Sometimes, the weirdest seasons to analyze are the ones where a player was so bad defensively, it outweighed their offense. In 2008, Pittsburgh Pirates catcher Ryan Doumit had one of those seasons.
Some of my favorite seasons to analyze are ones where a player might be outstanding when it comes to batting, but is so bad defensively, it might actually outweigh their value with the bat. Over the years, the Pittsburgh Pirates have had their fair share of seasons like this.
Everyone’s favorite weird player, Adam Dunn, and his 2009 season is the epitome of this. In 2009, Dunn batted .267/.398/.529, crushed 38 home runs and 28 doubles, and walked 17.4% of the time. He was given an outstanding 144 OPS+ and 142 wRC+, and was easily a top 15 bat in the MLB that season, maybe even top 10. But with the glove, it’s honestly arguable that the Washington Nationals may have been better off going with a three-man infield with Dunn being a 4th outfielder. Dunn had -43 DRS, and a -24 total zone runs above average between left field, right field and first base. He had a -5.2 dWAR (defensive WAR) which outweighed his 4.0 oWAR (offensive WAR) and ended his season with a -.4 bWAR (Baseball Reference WAR). Just a year prior, the Pittsburgh Pirates had a season like this with catcher Ryan Doumit.
The switch hitting catcher entered the 2008 season as the Bucs’ starting catcher, but not because of his glove. Doumit hit for a strong .318/.357/.501 with 15 home runs and 127 OPS+ line across 465 plate appearances. Despite his low walk rate of 4.9%, he struck out just 11.8% of the time. In 2008, that was 6.2% better than the MLB average. Among players with at least 450 plate appearances, Doumit was 53rd in wRC+ at 123. He sat just behind Red Sox designated hitter David Ortiz (124) tied with Carlos Delgado, and surpassed Hall of Fame first baseman Jim Thome. His .369 wOBA tied him with four other players including Adrian Gonzalez and Bobby Abreu. Among other peers at his position, only Joe Mauer and Brian McCann surpassed Doumit in wRC+.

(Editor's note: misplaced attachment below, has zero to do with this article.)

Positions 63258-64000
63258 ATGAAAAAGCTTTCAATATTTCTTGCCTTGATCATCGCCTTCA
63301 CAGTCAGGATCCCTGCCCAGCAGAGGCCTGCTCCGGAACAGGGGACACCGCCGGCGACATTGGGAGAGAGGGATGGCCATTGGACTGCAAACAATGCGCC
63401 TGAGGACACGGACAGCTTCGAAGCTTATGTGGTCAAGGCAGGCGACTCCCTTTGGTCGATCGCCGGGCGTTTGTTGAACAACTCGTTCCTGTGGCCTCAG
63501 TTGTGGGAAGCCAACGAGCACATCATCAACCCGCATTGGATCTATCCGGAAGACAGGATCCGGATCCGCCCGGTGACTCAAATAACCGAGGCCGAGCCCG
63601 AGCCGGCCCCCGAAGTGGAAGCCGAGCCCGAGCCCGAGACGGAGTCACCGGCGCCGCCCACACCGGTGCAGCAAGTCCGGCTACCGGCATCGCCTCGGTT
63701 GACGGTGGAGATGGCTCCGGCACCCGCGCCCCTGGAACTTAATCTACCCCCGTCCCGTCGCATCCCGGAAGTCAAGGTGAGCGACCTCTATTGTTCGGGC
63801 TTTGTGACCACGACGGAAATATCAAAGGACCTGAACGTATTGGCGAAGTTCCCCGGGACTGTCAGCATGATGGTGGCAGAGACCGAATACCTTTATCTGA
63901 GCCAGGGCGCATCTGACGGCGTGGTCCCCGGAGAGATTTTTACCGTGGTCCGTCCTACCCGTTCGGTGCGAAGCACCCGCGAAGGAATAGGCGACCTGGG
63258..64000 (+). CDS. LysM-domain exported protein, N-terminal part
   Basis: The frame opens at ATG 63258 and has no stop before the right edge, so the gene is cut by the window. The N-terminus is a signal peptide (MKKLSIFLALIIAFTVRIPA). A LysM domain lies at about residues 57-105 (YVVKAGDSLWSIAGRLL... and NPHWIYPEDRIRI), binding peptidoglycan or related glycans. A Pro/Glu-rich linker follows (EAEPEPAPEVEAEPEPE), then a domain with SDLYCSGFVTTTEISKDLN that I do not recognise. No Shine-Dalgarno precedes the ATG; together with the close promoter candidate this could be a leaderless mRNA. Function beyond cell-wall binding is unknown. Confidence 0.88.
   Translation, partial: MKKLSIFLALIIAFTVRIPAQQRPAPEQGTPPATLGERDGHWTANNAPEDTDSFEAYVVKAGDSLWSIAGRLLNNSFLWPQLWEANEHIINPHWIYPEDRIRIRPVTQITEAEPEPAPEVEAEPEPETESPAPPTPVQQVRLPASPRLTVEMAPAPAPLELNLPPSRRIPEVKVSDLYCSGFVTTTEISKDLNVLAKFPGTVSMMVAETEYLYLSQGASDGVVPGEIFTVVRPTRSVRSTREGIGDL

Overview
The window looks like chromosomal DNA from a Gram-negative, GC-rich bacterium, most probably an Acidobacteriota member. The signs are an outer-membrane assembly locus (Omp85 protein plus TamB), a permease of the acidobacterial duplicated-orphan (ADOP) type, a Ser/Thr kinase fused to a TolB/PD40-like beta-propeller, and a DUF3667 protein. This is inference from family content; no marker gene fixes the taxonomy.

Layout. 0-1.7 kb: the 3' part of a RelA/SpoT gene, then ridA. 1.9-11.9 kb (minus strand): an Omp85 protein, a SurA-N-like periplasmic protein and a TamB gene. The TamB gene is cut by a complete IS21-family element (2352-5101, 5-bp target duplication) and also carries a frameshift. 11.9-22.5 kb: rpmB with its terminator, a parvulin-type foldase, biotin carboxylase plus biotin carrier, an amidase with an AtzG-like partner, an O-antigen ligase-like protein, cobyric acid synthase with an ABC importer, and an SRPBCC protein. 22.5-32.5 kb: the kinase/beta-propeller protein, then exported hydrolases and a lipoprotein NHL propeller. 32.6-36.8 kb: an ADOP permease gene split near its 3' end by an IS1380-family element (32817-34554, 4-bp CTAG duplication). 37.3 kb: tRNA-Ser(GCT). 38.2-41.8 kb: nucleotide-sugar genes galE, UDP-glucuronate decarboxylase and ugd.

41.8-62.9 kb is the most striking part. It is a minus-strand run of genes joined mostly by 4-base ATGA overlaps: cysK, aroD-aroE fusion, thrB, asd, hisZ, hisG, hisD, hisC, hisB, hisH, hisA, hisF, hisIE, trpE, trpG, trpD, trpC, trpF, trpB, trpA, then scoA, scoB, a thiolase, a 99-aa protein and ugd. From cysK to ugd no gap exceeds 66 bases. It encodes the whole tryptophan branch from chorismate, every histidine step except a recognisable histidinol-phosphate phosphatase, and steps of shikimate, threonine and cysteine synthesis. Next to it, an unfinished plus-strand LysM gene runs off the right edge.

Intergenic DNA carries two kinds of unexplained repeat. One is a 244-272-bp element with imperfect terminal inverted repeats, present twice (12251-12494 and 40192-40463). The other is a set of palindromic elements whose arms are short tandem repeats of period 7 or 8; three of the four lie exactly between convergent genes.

Now, those are great numbers. But what if I told you he had a -3.8 fWAR? Yes, a -3.8 fWAR (FanGraphs WAR). If you want to know how bad that is, Baltimore Orioles first baseman Chris Davis in 2018 had a -3.2 fWAR after having a 44 wRC+ and .539 OPS.
So what brought it down so much?
On paper, he didn’t look like that bad of a defender. Just a -1 DRS, -2 stolen base runs above average, and 27% of the runners trying to steal on him caught stealing. Not Yadier Molina good, but he was doing just fine, at least that’s what it looks like on the surface.
So, what was Doumit’s undoing in 2008? Pitch framing.
In terms of framing, it probably would have benefited the Pittsburgh Pirates if they just sent him out with a football chest protector over his normal chest protector and let the ball hit his torso. Doumit was worth a whopping -54.4 framing runs per Baseball Prospectus. That’s beyond abysmal. No catcher has come remotely close to that low of a number. Barely any have even reached half of that in a single season.
The next closest is another former Pirates catcher, Jason Kendall at -36.5 in 2000, but clearly he is nearly 20 runs better than 2008 Ryan Doumit. In terms of FanGraphs’ framing stat, he was worth -63.3 runs. The next closest was 2014 Jarrod Saltalamacchia with less than half at -31.6. You can even notice it visibly. While there aren’t any 2008 games to go off of, there are a few games where you can find Doumit catching. Where most catchers would snap their wrist in position to frame the ball, Doumit’s glove would move downward, or not at all. Even borderline strikes that were still strikes were being called balls because of how bad he was at glove placement and control.
Clearly, this was before the Pirates valued pitch framing like they started to in 2013 and do now. It’s odd that even though Doumit was costing the Pirates so much in terms of pitch framing, they didn’t use him elsewhere in 2008. Doumit had plenty of experience in left field and first base. While those positions were blocked by the likes of Adam LaRoche and Jason Bay, they could have (and should have if you ask me) also attempted to try him at third base, as pre-breakout Jose Bautista was doing horrible both offensively and defensively. While both back-up catchers Raul Chavez and Ronny Paulino weren’t even close to Doumit offensively, they were just as good as Doumit, maybe even better, defensively, and far better pitch framers.